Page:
Gorey hadn’t been exaggerating about the state of the property: it was a derelict Chicago bungalow constructed of brick and misery a few blocks away from Humboldt Park. The first-floor windows were boarded up and mossy shingles sagged down over crumbling brickwork and flaking lead paint. There was a padlock on the front door that Gorey struggled with for so long, I worried he might not be using a key. When he finally shouldered the door open, a musty wheeze of air poured out, fluttering the ribbon ends of police tape stuck to the door frame.

“What the fuck happened here?” Jojo asked.

“A squatter died.” Gorey shrugged. “Don’t worry—they decided it was natural causes.”

“Wait, someone died in there?” I stopped on the threshold without going in.

“People die all sorts of places, dude.”

Reluctantly, I followed him inside.

“Hotter ‘n hell in here.” Jojo stepped into the oven-like heat, fanning herself with the collar of her shirt. Sweat was already dripping down my back. A needle of light found its way around the plywood on the windows cutting a bright line through the murk. Gorey fumbled for a light switch and flicked it on.

“Front room. Kitchen. Dining room ‘round the side.” Gorey pointed to the spaces on the side of the entrance. “Bathroom in the back. Bedrooms upstairs. Basement. Fully furnished.”

“Do the bedbugs cost extra?” I asked.

“They carpet-bombed the place.”

The front room had a pad of green shag carpet spread over a scuffed wood floor. An ancient sofa was shoved in the corner; one broken leg was propped up on a brick. The dining room windows had been bricked up with cinderblocks.

“Where’d they find the body?” Jojo wanted to know.

Gorey shrugged again. “The bathroom, I think? A cleaning service hadda come out and drain all the plumbing.” He stumped up the stairs. The bedroom was divided into two claustrophobic halves beneath the sloping roof. One half had a dormer window that was painted shut. The furnishings consisted of a warped dresser and a single, slumped, queen-sized mattress on the bare floor. The previous owner still resided there in the form of a large yellow sweat stain pooled in the bottom of a body-shaped divot.

The other half of the room was the shell of a little girl’s room: oppressively pink and papered with Hello Kitty stickers.

“Guess we know which room is yours,” I said to Jojo as she gingerly stepped inside to survey the space. Her face was already sculpted into a grimace of distaste. Hustling Gorey back through the dividing wall I slammed the door and wedged it shut with a wooden shim.

“Hey!” I heard Jojo jiggle the doorknob uselessly and then pound on the door with the flat of her hand. “You’re a dickless faggot, Warner!” she yelled. “Open this door before I chum your gnarled choad, you fucking blue waffle!”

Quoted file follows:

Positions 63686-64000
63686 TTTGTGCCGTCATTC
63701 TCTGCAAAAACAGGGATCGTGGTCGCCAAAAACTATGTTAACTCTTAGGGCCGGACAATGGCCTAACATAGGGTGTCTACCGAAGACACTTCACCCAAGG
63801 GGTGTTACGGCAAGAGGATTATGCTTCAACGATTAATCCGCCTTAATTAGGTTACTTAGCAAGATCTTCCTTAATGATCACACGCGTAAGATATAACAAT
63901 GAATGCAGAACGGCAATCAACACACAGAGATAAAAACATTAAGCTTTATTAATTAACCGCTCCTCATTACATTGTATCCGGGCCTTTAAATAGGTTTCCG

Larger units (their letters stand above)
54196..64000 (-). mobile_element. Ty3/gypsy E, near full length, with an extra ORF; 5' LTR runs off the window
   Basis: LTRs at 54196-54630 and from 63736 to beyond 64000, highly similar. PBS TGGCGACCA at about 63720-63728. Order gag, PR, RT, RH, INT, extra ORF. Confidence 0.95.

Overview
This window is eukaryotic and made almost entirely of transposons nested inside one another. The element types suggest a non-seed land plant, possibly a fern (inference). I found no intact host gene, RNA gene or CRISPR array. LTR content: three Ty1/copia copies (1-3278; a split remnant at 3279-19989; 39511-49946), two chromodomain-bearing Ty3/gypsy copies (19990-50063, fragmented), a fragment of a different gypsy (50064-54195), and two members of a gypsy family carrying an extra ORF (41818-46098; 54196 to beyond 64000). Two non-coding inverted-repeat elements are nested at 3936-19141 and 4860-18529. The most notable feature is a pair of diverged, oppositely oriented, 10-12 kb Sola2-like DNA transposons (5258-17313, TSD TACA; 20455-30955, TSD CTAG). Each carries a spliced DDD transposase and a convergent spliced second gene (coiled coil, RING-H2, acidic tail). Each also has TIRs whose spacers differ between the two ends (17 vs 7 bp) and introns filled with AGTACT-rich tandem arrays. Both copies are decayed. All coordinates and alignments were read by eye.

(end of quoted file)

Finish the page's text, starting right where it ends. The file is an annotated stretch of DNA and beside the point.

Jojo’s repertoire of swears was unparalleled for its range and scope. It would be a while before she ran out of names to call me, so I slung an arm over Gorey’s shoulder and ushered him back down the stairs so we could talk.

“Well?” he asked. “You still want it?”

It was the worst fucking house I’d ever seen, but we needed a place to live. From upstairs I heard Jojo begin to hammer at the walls of her prison with one of her shoes.

“Jojo likes it,” I said, “and, you know, women, amiright?”

There was an audible creak as Jojo managed to pry the plywood off the upstairs window, followed by the sound of glass shattering and a gentle rain of shards on the side walkway. Gorey hastily undid the bolts on the plywood over the side window and stuck his head out in time to see Jojo sling a leg over the upstairs window frame and stretch her bare toes toward a crumbling stone cornice. Gorey stuck his fingers in his mouth and whistled.

“Lookin’ good, hotpants.”

“Don’t start with me, you motherless mongrel turd.”

“C’mon, baby, give us a smile,” I piled on. “Show us your tits.”

“I’m gonna punch you in the nuts so hard your grandkids are gonna fucking feel it,” Jojo snarled, climbing down the side of the house like a cat burglar. She made it down to the sidewalk and hurled a shoe at us through the window with the full force of a drummer’s upper body strength. It hit the far wall hard enough that the stiletto heel embedded itself in the plaster. “We’ll take it,” I said.

New chapters released every week. Come back and read the next chapter absolutely FREE!!

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  1. You’ve got some unique diversity thrown in here, a surprise trans-gender drummer. But, too much loose dialogue. Cut down the chit-chat or make it more vital to the story.

    The Cursed Place lacks a little of the punch the rest of your writing has. Maybe…just The Curse? Or…(The) Free Shit Shack.

    I know your taste in dialogue is trying to be rough and sassy (and mine is not), but this on-going bitterness and cursing WILL get old if there isn’t some variation, maybe some moments of sensitive, “human” interaction with feeling and less animosity/”snark.”